suggestion that I'm concealing anything, and partly because
    (quite properly) my employers insist I include it.

    >This is a given problem I'm still learning VHDL so not sure why but
    >would you please tell me why you didn't like clocking a ring-counter
    >by debouncer? and what is the better approach to this?


    In any normal modern FPGA or ASIC technology, you should always
    try to use exactly one clock signal for all the flip-flops in a
    design - or, at least, in any large block of a design. This
    approach is known as "synchronous design" and it has many
    important benefits, which you can easily find for yourself
    by looking at a modern digital design text, or back through the
    archives of this group or comp.arch.fpga.

    There are some exceptions, of course.

    For very low power designs, it is useful to be able to switch
    off or slow the clock to blocks of the design. This is known
    as "clock gating" and it needs special care.

    For communications, multimedia and some other applications,
    it is possible that part of the design is forced to use a
    standardised clock speed that is different from other clocks
    in your system. For example, you may have a 270MHz clock
    derived from an incoming D1 digital video stream, but
    perhaps you also need a locally generated 133MHz
    clock for your CPU and memory subsystem. To get the data
    from one zone of clocking ("clock domain") to another
    requires special care and special techniques - Google for
    "clock domain crossing" to find more.

    >As you know better, the debouncer will make sure that it is sending a
    >chaing of 0s or 1s which in this case it either sends "0000000000" or
    >"1111111111" otherwise there would be no output from it.


    Yes. But if the debouncer has an output "keypress", which goes true
    for exactly one clock period, you can then use that keypress signal
    as a clock-enable for other logic that has THE SAME CLOCK as the
    debouncer. Therefore, all flip-flops have just one clock.

    This is extremely easy to implement in VHDL. The following is
    only a sketch - you will need to fill in various declarations
    of signals, ports, etc. to complete it - I don't want to do
    all your homework for you.

    -- Number of clocks for which the keypress must be stable
    constant debounce_cycles: integer := 10;

    debouncer: process (clock)
    variable resynch: std_logic;
    variable previous_key: std_logic;
    variable debounce_count: integer range 0 to debounce_cycles;
    begin
    if rising_edge(clock) then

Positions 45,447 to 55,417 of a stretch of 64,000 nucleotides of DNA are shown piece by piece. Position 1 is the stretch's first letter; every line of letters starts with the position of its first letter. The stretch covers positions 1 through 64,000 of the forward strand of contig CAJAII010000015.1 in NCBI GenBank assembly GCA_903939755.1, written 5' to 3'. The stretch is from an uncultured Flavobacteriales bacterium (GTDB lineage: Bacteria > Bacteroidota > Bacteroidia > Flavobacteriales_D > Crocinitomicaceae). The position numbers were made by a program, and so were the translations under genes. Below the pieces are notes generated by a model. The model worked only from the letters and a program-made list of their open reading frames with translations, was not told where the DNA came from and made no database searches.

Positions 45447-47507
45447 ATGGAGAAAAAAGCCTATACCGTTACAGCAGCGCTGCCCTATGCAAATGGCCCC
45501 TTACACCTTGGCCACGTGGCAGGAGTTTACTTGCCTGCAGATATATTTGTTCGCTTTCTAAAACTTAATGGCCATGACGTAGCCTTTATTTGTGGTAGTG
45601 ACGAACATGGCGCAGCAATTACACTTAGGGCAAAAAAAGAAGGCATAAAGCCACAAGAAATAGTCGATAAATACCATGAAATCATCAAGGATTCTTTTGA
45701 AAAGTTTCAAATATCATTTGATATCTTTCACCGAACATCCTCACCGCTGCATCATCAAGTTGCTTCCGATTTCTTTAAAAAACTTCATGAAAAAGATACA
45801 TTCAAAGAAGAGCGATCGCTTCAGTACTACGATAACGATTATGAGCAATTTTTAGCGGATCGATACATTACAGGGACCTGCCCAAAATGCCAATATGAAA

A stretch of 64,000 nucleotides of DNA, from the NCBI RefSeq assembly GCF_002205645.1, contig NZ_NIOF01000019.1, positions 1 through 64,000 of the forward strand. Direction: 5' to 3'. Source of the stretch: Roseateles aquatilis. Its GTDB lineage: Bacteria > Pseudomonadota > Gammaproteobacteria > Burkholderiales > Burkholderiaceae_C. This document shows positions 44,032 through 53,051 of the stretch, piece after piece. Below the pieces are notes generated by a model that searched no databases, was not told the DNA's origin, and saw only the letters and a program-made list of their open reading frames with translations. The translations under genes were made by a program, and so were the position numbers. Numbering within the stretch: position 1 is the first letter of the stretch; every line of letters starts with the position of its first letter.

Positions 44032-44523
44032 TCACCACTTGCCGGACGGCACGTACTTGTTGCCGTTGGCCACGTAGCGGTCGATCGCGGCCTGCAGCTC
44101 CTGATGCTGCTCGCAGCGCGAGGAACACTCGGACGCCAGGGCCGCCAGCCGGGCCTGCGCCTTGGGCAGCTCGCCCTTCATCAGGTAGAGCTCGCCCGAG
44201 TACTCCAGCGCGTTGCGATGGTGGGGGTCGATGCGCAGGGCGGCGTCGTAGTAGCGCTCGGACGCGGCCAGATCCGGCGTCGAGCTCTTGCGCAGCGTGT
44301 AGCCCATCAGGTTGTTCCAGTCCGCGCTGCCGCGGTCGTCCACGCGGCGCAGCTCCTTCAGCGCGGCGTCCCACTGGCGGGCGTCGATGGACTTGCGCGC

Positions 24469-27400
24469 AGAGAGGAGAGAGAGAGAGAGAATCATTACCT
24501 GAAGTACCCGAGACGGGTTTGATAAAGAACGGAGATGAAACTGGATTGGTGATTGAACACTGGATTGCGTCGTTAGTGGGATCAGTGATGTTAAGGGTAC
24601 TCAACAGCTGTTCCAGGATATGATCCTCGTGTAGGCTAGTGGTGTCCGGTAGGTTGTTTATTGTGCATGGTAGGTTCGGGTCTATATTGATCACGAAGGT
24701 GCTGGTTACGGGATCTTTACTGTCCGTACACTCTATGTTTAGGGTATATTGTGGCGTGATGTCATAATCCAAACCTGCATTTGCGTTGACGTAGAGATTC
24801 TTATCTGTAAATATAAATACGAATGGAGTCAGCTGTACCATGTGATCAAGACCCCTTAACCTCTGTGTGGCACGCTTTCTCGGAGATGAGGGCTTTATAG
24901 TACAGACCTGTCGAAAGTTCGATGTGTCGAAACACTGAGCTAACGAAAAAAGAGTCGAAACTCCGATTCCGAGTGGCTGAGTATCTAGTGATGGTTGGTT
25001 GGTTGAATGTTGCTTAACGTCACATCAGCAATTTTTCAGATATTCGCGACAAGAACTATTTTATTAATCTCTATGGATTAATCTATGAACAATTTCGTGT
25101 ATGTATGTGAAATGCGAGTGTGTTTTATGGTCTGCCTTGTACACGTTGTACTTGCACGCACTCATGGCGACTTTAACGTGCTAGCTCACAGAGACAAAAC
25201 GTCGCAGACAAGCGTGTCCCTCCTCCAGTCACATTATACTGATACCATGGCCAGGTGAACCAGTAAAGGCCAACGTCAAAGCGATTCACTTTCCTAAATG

-- Has the key_input state changed?
    if previous_key /= resynch then
    -- Yes, it changed. Reset the timeout.
    debounce_count := debounce_cycles;
    else
    -- Key is stable. Has it been stable for long enough?
    if debounce_count /= 0 then
    -- Not yet. Continue counting.
    debounce_count := debounce_count - 1;
    else
    -- Yes, it is stable. Update the output signal.
    debounced_key <= resynch;
    end if;
    end if;
    -- update the state
    previous_key := resynch;
    resynch := key_input;
    end if; -- rising_edge
    end process;

    OK, so now we have a signal "debounced_key" that is a
    stabilized version of the bouncy "key_input". Now let's
    find when it was pushed, by edge-detecting it SYNCHRONOUSLY:

    edge_detector: process (clock)
    variable old: std_logic;
    begin
    if rising_edge(clock) then
    if debounced_key = '1' and old = '0' then
    -- Stable form of key made a 0->1 transition
    keypress <= '1';
    else
    keypress <= '0';
    end if;
    old := debounced_key;
    end if; -- rising_edge
    end process;

    Finally we can use the "keypress" signal to enable other
    clocked logic, so that it operates only once per keypress
    even though the clock is ticking much faster:

    some_counter: process(clock)
    begin
    if rising_edge(clock) then
    if synch_reset = '1' then
    -- Unconditionally reset the counter
    johnson_counter <= (others => '0');
    elsif keypress = '1' then
    -- We detected a keypress on this cycle, so
    -- we should do something interesting
    johnson_counter <=
    (not johnson_counter(0)) &
    johnson_counter(N-1 downto 1);
    else
    -- No keypress, so do nothing
    null;
    end if;
    end if; -- rising_edge
    end process;

    You'll note that this design is fully synchronous. EVERY
    flip-flop is clocked by the SAME clock, which can be as fast
    as you like - don't forget, of course, that if the clock is
    very fast then your debounce_cycles value will need to be
    correspondingly large.

    Ho hum, looks like I did the homework after all.
    But it sounds as though it's not the solution the prof
    wanted, so that's OK then :-)

    For extra credit, find how to get the Johnson counter
    to count out of illegal states automatically (mine
    doesn't).

    For more extra credit, discuss
    (a) why do I need the "resynch_key" variable at all -
    why can't I just use the key_input signal directly?
    (b) is it sufficient to have just one "resynch_key"
    variable, or do I need two or more?
    (c) what the blazes are you doing with a Johnson counter
    anyhow?
    --
    Jonathan Bromley, Consultant

    DOULOS - Developing Design Know-how
    VHDL * Verilog * SystemC * e * Perl * Tcl/Tk * Project Services

    Doulos Ltd., 22 Market Place, Ringwood, BH24 1AW, UK
    jonathan.bromley@MYCOMPANY.com
    http://www.MYCOMPANY.com

    The contents of this message may contain personal views which
    are not the views of Doulos Ltd., unless specifically stated.

  6. Default Re: johnson ring counter and how to simulate it

    On Sep 25, 1:11 pm, Jonathan Bromley <jonathan.brom...@MYCOMPANY.com>
    wrote:
    > On Tue, 25 Sep 2007 18:43:59 -0000,
    >
    > Amit <amit.ko...@gmail.com> wrote:
    > >Hello Doulos,

    >
    > Wrong - it's "hello Jonathan". I post on my own behalf.
    > Corporate disclaimer is partly so that there can be no
    > suggestion that I'm concealing anything, and partly because
    > (quite properly) my employers insist I include it.
    >
    > >This is a given problem I'm still learning VHDL so not sure why but
    > >would you please tell me why you didn't like clocking a ring-counter